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Let’s say we have the following two directories in the repository:


And I want to:

  1. Rename currentproduction to e.g. archivedproduction.
  2. Copy revision 1234 of development as (new) currentproduction.

When I do

svn ren currentproduction archivedproduction
svn copy -r 1234 development currentproduction

Subversion tries to copy development under (into) currentproduction (which is already scheduled for deletion):

A    currentproduction\development\file1.txt
A    currentproduction\development\file2.txt
Updated to revision 1234.
svn: Can't add 'currentproduction\development' to a parent directory scheduled for deletion

I guess it is because the directory is still there in the working copy until the commit. I could do with an intermediate commit:

svn ren currentproduction archivedproduction
svn commit
svn copy -r 1234 development currentproduction

but that’s not very nice… Isn’t there a way to tell Subversion I want to replace the directory with another one?

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3 Answers 3

up vote 1 down vote accepted

Instead of copying , you could merge development to currentproduction from the revision you want. That way, you would have only the things that are changed in your commit.

If you created currentproduction with a copy of development, you would have to merge the revision that are not present in the currentproduction branches.

I advise you to keep a record of every revision you merged to your currentproduction branches (unless the server version is > 1.5). You should never merge two revision twice, since it could be seen as a conflict.

// Know to which version a branche was created (XX)
svn log --stop-on-copy
svn merge -r XX:1234 development currentproduction

I would also suggest you to use this setup for you repository.

Good luck.

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Yes, this is a possibility; however, it adds complexity and possible merge conflicts with no gain for me (in my scenario). And, I do use the setup mentioned, this was a simplified example. ;-) Even though this is not exactly what I needed, I am going to accept the answer as the best I could hope for right now. :-) (I have almost succeeded in doing what I want by hand-editing .svn files, I am going to experiment a bit more in my spare time.) –  Mormegil Mar 29 '11 at 10:06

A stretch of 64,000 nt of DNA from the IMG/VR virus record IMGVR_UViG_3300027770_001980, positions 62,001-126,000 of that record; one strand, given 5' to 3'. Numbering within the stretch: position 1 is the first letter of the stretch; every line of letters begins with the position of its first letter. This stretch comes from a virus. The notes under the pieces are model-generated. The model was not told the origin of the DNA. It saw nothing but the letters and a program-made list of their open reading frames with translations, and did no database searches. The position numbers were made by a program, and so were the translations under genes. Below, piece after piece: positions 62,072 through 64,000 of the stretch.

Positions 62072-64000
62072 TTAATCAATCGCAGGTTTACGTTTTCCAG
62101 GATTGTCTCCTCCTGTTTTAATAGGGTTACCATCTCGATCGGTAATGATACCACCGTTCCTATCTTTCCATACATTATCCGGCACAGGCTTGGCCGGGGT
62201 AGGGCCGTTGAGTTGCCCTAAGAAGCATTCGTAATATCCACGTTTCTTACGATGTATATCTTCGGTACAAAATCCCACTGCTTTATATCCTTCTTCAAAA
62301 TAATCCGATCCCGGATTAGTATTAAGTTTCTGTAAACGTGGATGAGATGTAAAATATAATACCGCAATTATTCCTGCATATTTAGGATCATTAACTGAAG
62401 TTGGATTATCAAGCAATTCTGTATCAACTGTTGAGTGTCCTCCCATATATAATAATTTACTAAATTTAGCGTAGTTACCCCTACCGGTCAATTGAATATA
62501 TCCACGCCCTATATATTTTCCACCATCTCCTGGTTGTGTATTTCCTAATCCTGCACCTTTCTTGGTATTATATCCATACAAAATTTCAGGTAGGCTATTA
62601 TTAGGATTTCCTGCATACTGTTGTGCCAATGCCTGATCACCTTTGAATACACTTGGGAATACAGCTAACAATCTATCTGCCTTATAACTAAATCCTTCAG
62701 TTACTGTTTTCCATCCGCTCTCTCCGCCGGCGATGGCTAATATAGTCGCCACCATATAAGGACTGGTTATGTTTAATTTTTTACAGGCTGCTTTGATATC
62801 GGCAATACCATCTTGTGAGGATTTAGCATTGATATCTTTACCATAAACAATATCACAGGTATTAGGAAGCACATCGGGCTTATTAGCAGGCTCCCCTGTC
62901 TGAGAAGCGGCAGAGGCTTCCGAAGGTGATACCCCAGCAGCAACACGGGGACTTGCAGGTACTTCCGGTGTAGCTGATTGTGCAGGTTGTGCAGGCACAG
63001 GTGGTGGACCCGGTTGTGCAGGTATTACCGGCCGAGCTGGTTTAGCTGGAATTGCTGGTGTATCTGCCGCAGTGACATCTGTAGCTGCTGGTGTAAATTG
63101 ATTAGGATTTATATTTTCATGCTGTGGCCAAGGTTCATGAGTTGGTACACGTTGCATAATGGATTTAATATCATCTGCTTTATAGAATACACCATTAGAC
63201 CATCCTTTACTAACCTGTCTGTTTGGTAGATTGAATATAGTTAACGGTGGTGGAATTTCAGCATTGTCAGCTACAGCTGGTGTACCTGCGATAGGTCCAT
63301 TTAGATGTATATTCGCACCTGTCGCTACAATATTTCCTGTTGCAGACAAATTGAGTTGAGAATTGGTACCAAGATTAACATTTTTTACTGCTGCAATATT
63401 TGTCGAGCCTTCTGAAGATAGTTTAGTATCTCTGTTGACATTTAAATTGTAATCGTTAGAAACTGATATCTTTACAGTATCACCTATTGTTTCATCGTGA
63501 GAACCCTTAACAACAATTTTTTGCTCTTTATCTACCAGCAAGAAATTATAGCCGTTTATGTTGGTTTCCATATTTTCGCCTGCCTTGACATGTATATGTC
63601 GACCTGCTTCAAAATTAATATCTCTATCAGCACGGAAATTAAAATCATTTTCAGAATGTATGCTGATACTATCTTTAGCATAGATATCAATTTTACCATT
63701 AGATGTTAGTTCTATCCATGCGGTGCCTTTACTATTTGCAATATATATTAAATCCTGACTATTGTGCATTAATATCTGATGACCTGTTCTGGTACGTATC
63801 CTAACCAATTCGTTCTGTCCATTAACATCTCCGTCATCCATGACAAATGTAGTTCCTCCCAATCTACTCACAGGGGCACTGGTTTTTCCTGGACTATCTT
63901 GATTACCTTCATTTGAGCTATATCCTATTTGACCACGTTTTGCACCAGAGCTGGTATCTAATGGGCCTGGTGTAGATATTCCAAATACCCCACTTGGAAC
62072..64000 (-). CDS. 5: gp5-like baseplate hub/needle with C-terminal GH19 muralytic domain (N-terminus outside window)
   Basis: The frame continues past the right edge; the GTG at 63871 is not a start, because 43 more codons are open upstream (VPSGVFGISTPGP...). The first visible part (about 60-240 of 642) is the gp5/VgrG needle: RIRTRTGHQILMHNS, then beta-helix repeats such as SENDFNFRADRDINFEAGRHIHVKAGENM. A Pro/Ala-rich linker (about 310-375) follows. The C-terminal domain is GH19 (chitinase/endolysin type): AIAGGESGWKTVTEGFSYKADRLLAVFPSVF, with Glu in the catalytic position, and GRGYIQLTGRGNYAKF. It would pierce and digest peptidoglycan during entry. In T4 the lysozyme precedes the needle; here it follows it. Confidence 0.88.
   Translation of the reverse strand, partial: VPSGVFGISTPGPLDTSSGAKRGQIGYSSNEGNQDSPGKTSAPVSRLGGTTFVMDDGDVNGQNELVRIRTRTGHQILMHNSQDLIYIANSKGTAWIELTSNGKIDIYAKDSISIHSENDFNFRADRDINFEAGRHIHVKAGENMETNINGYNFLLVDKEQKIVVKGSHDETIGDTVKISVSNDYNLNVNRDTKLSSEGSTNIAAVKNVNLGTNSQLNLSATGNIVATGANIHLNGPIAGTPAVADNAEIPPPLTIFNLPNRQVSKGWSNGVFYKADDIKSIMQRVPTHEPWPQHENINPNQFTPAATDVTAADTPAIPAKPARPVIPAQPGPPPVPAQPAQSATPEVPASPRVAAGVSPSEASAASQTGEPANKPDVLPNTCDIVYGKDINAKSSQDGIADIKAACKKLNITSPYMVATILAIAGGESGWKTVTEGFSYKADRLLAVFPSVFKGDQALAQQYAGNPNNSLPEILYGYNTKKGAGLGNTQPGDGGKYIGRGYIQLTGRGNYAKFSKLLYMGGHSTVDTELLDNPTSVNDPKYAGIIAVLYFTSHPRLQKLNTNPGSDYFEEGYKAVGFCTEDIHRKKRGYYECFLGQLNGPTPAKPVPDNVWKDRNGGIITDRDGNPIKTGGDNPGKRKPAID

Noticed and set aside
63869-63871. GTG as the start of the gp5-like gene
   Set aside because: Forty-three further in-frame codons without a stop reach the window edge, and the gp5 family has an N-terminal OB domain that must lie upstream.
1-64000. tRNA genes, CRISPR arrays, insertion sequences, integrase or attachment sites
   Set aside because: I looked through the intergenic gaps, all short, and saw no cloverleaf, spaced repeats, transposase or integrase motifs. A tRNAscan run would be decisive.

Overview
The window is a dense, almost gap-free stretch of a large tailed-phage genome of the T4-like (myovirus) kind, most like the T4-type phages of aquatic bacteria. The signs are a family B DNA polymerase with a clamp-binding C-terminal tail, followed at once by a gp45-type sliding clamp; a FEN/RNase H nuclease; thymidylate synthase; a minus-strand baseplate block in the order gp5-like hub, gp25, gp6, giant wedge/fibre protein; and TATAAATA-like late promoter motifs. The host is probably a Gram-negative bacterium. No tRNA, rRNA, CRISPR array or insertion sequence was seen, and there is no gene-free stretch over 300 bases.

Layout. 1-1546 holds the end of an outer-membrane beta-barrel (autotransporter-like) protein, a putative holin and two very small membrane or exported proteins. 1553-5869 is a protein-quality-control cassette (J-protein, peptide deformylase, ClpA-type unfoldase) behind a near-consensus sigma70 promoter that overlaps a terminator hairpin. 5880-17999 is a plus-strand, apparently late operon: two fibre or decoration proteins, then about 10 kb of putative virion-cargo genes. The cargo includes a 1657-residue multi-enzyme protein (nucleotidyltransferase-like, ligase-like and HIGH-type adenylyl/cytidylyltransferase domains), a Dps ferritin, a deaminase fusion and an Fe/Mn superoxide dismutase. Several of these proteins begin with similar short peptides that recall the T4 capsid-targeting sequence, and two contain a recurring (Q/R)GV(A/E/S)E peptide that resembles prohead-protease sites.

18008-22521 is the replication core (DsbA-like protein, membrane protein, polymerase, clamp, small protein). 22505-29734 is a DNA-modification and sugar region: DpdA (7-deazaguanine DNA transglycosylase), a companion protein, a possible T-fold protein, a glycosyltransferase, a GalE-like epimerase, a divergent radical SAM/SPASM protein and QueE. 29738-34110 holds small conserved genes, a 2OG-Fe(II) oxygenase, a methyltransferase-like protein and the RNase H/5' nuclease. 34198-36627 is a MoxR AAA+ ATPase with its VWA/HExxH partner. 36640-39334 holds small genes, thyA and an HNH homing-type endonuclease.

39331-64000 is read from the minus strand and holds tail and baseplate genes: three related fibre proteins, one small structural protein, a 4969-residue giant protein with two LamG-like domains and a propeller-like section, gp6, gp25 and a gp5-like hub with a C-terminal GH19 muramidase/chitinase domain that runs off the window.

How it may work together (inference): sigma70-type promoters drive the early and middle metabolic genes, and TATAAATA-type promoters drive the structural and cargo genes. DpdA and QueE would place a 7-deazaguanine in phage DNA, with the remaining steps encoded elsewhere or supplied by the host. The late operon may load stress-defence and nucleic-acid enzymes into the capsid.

In your case i would simply rename currentproduction to archivedproduction and just checkout the revision you want to a new directory called currentproduction.

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That’s the same problem: The point is you cannot do that without the intermediate commit. Until the commit, the working copy still contains the currentproduction directory and Subversion rejects the checkout with svn: 'currentproduction' is already a working copy for a different URL. –  Mormegil Mar 22 '11 at 10:36
Check it out under another name and rename it when done (rename the directory name using windows not svn) –  CloudyMarble Mar 22 '11 at 10:47
What do you mean by “when done”? When would what be done? I would like to do the whole thing in a single commit. –  Mormegil Mar 22 '11 at 10:49
But you can't delete and use the name of the deleted directory in the same commit! why dont you want to commit between. The commit is the refresh action which updates the svn cache, without it you will have this name conflict. Sorry i missunderstood the queston from the begining. –  CloudyMarble Mar 22 '11 at 10:56
“But you can't delete and use the name of the deleted directory in the same commit!” That’s exactly the point of my question, if it is indeed so (and why). ;-) I (as a user) don’t care about a cache or whatever, I have a single replacement operation which I want to do as a single transaction. I can understand SVN has this limitation, but it is definitely a limitation, not a feature. –  Mormegil Mar 22 '11 at 11:03

I just went to the .svn hidden folder contained in the removed folder, deleted it, then restarted my workspace (I'm using AhnkSVN in M$ VisualStudio), and commited a file in the previously deleted folder without problems.

Anyway, make a backup of the .svn folder before deleting it.

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